Denkstil und Sprache/n in den Wissenschaften. Mit Beispielen aus der Medizin
Published inZeitschrift für angewandte Linguistik
© Walter de Gruyter. This is an electronic final draft version of an article published originally in Zeitschrift für angewandte Linguistik by Walter de Gruyter.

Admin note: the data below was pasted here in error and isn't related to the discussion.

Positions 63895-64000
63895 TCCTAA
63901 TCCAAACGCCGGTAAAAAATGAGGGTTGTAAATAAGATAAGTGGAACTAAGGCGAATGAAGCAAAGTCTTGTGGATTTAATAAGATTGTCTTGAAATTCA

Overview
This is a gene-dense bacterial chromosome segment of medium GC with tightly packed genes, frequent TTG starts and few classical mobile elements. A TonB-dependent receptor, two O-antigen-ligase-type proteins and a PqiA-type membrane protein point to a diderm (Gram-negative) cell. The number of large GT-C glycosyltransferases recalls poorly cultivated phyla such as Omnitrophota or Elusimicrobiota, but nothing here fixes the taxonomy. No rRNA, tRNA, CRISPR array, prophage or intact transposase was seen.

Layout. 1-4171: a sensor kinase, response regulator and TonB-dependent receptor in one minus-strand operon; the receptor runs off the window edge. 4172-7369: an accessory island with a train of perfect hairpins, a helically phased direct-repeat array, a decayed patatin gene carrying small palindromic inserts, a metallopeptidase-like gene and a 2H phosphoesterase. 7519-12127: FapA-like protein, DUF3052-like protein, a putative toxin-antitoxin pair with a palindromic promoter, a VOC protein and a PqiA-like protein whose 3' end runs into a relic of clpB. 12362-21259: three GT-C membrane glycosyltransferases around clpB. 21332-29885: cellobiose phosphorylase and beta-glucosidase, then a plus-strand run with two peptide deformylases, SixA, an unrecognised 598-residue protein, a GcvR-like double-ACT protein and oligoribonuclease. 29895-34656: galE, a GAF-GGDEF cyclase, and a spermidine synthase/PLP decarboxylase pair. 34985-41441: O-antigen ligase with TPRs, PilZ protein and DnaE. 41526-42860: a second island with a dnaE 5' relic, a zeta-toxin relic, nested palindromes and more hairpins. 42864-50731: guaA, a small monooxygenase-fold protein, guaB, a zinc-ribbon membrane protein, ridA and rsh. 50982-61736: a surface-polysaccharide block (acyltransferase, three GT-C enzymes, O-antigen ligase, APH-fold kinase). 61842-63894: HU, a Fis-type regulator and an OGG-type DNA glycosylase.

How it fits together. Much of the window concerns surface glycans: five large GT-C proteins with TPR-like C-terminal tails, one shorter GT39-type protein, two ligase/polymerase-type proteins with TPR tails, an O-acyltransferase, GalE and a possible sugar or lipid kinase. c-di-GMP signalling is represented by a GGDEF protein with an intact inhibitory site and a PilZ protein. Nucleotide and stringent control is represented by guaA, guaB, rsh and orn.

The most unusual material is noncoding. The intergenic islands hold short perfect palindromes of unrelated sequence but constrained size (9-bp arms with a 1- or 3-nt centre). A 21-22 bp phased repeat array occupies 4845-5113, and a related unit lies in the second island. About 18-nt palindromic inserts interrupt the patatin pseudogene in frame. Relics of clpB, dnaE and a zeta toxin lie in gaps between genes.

Scientific research is often understood as an activity or process simultaneously focused on seeking and explaining universal laws of nature. This is especially true in the STEM fields of Science, Technology, Engineering and Math. These universal laws of nature are widely understood as independent from human beings and individual languages. Because of this, the use of English as a lingua franca is often assumed as beneficial for the internationalisation and globalisation of academic life. The use of different languages is more widely accepted in social sciences, humanities and arts because their interest does not focus on universal laws of nature but on societal phenomena. In these disciplines, also the paradigmatic variety is broader, and the “laws of nature” approach accepted in the STEM fields is disputed. However, also in social sciences, humanities and arts there is a growing pressure to publish in the current lingua franca, English, as international publishing is the most rewarded of all scholarly activities, in terms of international reputation, funding and academic position. One argument that supports the overarching trend of English usage is that any concepts not translatable into a “terminologically highly developed language”, such as English, are not “clear”. The aim of this paper is to challenge this assertion, by elaborating the relationship between the research process and language(s). To do this, I will firstly introduce Fleck’s concepts of Denkstil (thought style) and Denkkollektiv (thought collective), and argue, together with Fleck and others, that any cognitive activity is socio-cultural in nature. Next, I will illustrate this connection of Denkstil and language usage in medical scientific writing, utilising textlinguistic studies. Finally, I will discuss the connection between Denkstil and choice of language, or more precisely, the lack of choice in academic life. This lack of choice will be critically scrutinised in terms of the way in which academic life is increasingly commercialised. ...